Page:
Believe it or not, the Covid-19 pandemic (as a dangerous disease) is possibly drawing to its end. That is because the world has found a vaccine for the virus and on Tuesday this week, 90 year old Margaret Keenan, became the first person (outside the trials) to be immunized against Covid-19 in the UK. As you read this more than 800,000 people in the UK will have received the first of two jabs. All over the first world, as we call it, the vaccine is being rolled out and the most vulnerable are being protected. Thank you to science and the power of computing.
Unfortunately for so many of us, especially in the third world, the last twelve months will come to define our lives, fortunes and futures more than we could have ever known. Family, relatives and close friends have succumbed to the illness. It is a trying time as we fight to stay safe and avoid the most tragic of possible outcomes. But even as we battle to survive, it is difficult not to observe human nature at work. Just as with all calamities, the losers and winners.
As a society, the biggest loss for us will of course be the deaths of our people. While the pandemic is coming to an end in the first world, it is just beginning to affect us. Anecdotal evidence shows that older people, especially with underlying conditions are most vulnerable. Given our proclivity to socialize and ignore conventional wisdom, it is certain that we will lose many more elders. We have been acculturated to living communally and the continued attendance at these social events, can only lead to more infections and deaths consequently.
Our second problem is going to be economic and social poverty. As we begin to feel the impact of Covid-19, many of our businesses and social relationships are going to be disrupted. Before this pandemic struck, most economic surveys had shown that the biggest constraint to business growth was access to finance. As we become less credit worthy on account of the reduced economic activity and default on existing obligations, it is going to be harder to prevent families and whole communities sliding back into poverty. A lot of the economic and social gains of the last decade are going to be lost. These tectonic shifts will also disrupt stable social relationships and create enhance d hardship especially for the less fortunate in society.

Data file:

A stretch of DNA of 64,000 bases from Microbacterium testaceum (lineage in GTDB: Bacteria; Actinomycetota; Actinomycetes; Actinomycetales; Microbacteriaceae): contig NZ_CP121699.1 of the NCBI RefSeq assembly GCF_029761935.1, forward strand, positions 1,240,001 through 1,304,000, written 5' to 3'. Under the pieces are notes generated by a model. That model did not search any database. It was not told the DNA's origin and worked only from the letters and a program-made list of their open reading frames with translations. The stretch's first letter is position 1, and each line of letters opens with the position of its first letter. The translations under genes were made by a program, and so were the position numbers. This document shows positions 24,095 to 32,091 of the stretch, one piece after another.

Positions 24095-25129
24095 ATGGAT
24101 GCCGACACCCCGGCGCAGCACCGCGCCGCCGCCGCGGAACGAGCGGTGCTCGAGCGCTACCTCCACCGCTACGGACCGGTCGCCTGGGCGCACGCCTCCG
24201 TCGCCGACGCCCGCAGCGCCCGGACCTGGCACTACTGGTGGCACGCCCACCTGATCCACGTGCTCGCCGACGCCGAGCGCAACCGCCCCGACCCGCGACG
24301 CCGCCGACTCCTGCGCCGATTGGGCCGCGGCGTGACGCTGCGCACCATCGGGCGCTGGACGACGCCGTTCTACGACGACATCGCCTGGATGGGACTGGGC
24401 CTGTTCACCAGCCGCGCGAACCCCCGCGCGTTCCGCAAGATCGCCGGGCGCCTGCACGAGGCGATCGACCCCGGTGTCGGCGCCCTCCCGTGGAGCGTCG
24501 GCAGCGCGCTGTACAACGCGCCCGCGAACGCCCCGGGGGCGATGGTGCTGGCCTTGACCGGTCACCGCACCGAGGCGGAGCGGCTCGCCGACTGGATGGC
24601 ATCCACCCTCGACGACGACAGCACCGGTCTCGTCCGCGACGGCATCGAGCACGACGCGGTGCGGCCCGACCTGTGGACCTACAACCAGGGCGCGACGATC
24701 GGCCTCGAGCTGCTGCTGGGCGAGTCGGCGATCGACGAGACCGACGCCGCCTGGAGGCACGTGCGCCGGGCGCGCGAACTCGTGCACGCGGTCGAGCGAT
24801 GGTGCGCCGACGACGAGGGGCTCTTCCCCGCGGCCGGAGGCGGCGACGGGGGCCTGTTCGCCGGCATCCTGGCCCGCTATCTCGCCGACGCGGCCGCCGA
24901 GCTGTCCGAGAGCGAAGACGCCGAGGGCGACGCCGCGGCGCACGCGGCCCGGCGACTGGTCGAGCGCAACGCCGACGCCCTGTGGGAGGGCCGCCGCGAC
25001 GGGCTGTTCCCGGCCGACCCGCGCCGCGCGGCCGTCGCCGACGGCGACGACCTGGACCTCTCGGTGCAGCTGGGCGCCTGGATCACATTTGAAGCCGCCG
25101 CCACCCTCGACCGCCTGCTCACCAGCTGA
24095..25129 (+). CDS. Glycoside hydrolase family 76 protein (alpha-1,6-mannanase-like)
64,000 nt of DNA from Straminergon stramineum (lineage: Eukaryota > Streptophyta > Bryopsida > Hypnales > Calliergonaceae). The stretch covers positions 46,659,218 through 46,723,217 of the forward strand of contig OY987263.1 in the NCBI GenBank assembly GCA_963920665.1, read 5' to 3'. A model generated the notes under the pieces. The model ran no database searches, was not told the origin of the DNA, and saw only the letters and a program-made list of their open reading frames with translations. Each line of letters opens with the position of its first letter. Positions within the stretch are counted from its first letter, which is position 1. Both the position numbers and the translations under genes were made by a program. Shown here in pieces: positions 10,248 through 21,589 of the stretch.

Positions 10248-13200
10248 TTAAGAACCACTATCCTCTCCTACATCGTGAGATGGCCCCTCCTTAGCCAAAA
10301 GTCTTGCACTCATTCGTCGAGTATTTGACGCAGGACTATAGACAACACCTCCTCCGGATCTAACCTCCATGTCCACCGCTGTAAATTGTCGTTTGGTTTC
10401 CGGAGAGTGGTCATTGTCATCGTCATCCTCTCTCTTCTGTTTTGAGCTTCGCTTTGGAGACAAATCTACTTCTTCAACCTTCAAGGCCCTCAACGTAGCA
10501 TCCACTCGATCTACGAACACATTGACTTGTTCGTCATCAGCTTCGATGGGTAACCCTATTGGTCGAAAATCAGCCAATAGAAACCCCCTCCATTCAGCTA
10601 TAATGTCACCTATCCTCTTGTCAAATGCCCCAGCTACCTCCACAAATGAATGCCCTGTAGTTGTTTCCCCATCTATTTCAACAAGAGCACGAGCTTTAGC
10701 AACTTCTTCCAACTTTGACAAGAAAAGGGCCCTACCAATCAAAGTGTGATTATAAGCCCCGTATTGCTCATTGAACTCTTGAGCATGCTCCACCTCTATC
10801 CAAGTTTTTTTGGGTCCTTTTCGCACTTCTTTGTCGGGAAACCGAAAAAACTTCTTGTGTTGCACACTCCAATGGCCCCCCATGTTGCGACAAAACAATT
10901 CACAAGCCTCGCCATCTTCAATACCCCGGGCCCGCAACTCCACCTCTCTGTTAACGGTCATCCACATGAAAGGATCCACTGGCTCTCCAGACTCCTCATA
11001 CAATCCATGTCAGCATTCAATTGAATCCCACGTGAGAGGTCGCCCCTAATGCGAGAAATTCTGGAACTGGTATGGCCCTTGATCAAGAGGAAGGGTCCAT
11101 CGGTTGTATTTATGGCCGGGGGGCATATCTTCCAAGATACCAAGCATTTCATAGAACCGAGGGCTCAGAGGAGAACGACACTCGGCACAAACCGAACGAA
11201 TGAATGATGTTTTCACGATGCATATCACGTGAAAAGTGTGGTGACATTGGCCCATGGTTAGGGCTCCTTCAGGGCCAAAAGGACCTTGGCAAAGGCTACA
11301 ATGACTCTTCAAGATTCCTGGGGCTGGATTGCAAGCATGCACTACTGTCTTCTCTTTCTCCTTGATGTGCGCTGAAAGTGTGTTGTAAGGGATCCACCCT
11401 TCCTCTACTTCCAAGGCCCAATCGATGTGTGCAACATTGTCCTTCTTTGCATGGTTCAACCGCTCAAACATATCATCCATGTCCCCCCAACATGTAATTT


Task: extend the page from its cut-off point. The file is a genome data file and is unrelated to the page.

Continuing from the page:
The third problem that is has been developing and should concern us is reduced political freedoms. The Covid-19 pandemic is providing increased justification for the curtailing of political freedoms, in the name of controlling the pandemic, our governments will impose more draconian measures to keep any form of dissent under control. Reduced political freedoms eventually lead to dictatorship and a slowdown in economic growth. That is a double whammy! Less freedom and economic choice.
On the opposite end of the scale, as happens with all situations, there will be a few winners. As the restrictions bite, Africa’s dictators will be rejoicing at the opportunity provided by the pandemic to impose martial law and manipulate elections. Under the pretext of saving lives, Africa’s strong men will ensure their will is enforced.
Next in line to benefit will be the tenderpreneurs and their foreign accomplices. A lot of resources have been raised to help stem the epidemic. However, as in most situations where you have large bureaucratic setups, it is difficult to efficiently deliver optimal solutions, be they rehydration kits, masks or even something as mundane as sanitizers. In the corridors of power, deals are being struck to share the bounty occasioned by the pandemic.
In this hustle and bustle, the idea of protecting the poor and most vulnerable will remain a lofty idea. Vaccines will eventually be imported yes, but the probability of you and I getting a jab, will depend on where we sit in the food chain. Wear your mask and observe all precaution. You are not about to be set free.
Samuel Sejjaaka is Team Leader at MAT Abacus Business School. Twitter: @samuelsejjaaka